Even with counting Brown, Democrats have one more Senate seat now than they did a year ago. Obama started his presidency without Democratic Senators Specter and Franken.

This wholesale freaking out is unseemly and politically unproductive. I'm reminded of something Josh Marshall used to write about a lot: that the American people will not trust people to stand up for them if they don't stand up for themselves.

Posted by: mainer2 | January 20, 2010 9:24 AM | Report abuse

End of life counseling did not cost Coakley the election, so probably not.

The lesson to Democrats would seem to be that trying to make these super-big changes, all in one fell swoop, are doomed to fail, and what you're going to end up with is a tiny percentage of what they wanted, if anything, and none of the good stuff. How much likelier would it have been to expand SCHIP up to cover children through age 30 and expand Medicare to cover those 55 and older and the unemployed? And just be done for the time being? No mandates, no "death panels", no penalties for not buying insurance, etc. If there was a clear lesson from Clinton healthcare, it's that huge legislation, crafted largely away from the eyes of the public, that seeks to micromanage to healthcare industry in addition to expanding coverage is likely to fail.

Also, having to buy off Nebraska and Louisiana was also a bad sign.

Still, no matter how the Democrats respond at this point, this is a bad sign for Democrats who are currently in traditionally Republican seats or red states. Most safe Democrat seats are still safe, surely. But where Democrats won big in 2006 and 2008, taking seats away from Republicans--those are the folks who do need to be shaking in their boots, thanks to this election.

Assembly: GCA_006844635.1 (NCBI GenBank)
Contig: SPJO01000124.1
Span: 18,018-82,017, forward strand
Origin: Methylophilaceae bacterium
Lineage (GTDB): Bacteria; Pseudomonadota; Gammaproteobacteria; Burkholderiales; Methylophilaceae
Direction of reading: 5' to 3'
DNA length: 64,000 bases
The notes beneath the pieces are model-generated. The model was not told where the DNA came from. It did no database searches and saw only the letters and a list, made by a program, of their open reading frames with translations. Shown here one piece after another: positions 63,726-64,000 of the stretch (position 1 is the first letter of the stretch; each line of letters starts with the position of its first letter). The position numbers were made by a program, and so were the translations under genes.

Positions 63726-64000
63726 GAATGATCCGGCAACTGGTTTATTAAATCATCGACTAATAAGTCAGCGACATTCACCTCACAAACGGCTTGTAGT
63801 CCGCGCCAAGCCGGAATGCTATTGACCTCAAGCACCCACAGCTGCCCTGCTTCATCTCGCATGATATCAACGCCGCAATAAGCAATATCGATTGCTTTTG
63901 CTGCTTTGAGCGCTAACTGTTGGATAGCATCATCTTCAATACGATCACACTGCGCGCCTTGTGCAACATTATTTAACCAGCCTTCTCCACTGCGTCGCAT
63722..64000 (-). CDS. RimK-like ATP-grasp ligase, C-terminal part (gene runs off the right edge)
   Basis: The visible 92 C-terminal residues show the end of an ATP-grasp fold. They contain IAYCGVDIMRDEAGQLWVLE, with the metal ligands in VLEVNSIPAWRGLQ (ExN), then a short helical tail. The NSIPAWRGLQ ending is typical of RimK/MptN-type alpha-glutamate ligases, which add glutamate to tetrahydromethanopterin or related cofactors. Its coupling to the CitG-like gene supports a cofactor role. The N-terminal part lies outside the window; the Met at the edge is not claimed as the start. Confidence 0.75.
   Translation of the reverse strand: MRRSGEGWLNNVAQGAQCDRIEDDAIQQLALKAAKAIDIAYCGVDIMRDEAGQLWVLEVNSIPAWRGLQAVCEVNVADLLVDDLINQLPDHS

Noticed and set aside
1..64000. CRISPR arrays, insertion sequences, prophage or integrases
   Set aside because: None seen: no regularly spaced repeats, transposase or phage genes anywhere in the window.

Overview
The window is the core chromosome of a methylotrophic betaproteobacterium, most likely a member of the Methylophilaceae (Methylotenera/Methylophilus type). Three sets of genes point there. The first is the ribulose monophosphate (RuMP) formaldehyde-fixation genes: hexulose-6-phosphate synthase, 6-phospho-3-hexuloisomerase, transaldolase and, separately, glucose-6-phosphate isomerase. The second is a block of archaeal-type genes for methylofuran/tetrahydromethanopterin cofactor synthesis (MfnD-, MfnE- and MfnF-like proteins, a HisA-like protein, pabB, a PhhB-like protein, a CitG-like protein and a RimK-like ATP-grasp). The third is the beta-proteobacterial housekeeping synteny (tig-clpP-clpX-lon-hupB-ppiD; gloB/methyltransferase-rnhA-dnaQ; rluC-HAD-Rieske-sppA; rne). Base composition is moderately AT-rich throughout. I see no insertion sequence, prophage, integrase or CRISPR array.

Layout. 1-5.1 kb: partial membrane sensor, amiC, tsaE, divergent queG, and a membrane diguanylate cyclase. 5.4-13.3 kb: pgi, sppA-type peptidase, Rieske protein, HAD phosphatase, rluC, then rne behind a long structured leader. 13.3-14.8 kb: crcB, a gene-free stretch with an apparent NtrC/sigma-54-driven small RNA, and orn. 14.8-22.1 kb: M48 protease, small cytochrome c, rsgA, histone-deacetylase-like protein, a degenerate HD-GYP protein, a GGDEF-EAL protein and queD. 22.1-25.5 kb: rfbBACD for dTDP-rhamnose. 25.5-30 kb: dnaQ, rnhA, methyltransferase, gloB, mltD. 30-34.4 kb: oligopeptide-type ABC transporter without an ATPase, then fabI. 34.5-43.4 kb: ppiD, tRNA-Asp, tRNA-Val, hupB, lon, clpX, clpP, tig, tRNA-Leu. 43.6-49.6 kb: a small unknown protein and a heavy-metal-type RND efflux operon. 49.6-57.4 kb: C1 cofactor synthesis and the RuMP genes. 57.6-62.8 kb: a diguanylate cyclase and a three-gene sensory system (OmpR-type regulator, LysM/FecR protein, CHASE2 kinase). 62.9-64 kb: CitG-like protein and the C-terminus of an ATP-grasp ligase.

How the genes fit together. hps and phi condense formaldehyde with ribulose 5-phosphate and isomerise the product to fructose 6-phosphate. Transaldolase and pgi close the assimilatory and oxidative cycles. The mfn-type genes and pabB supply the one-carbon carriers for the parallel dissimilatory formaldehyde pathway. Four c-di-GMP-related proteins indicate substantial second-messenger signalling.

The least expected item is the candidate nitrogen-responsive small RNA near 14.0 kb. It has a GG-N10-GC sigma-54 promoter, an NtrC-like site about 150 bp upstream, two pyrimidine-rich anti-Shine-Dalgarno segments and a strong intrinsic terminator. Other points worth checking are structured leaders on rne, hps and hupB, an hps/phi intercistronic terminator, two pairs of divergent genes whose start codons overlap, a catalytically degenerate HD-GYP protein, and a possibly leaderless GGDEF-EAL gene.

Still, when it comes down to it, elections are about the candidates. It's the candidate, stupid! And Coakley didn't cut it. She didn't even come close. So the other guy won. She kind of reminds me of John McCain, that way.

Posted by: Kevin_Willis | January 20, 2010 9:24 AM | Report abuse

BTW, as a rock-ribbed conservative, I'm delighted by the Democrats freaking out, as much as I am pleased, if not more so, by Scott Brown's win. They should think about that.

The victory is more in the Democrats general reaction than in Scott Brown's specific victory.

Posted by: Kevin_Willis | January 20, 2010 9:27 AM | Report abuse

It appears to me that in lieu of howling at the moon you decided to write a series of posts asserting that Brown's election is no big deal. Howling would have been more fun, and you're wrong. It's unambiguously a big deal: 59, instead of 60; and Ted Kennedy's seat in Massachusetts.

Posted by: ostap666 | January 20, 2010 10:24 AM | Report abuse

Dems get a shot at Brown in 2012, not 2010. With a plausible candidate, they should be able to replace him. 100,000 votes is not a lot -- unless they give the contest away. Don't know if Massachusetts can offer a plausible candidate.

Posted by: janinsanfran | January 20, 2010 10:33 AM | Report abuse

Brown's election is not the problem but rather a symptom of it. The problem is bad policymaking. What do the Dems expect when they push policies opposed by the majority of Americans -- healthcare, cap-and-trade, and massive deficit spending? Add in the fact that the people's #1 priority, the economy, is not being convincingly handled.
The Brown win is a helpful wake-up call. It gives the Dems time to right the ship before the mid-terms. Put the party's left-wing back on the shelf and let the moderates run the show. That is the recipe for Dem success. Whether Obama can do this will determine his reelection or defeat in 2012. Ask Bill Clinton.

Posted by: chris_zz | January 20, 2010 10:56 AM | Report abuse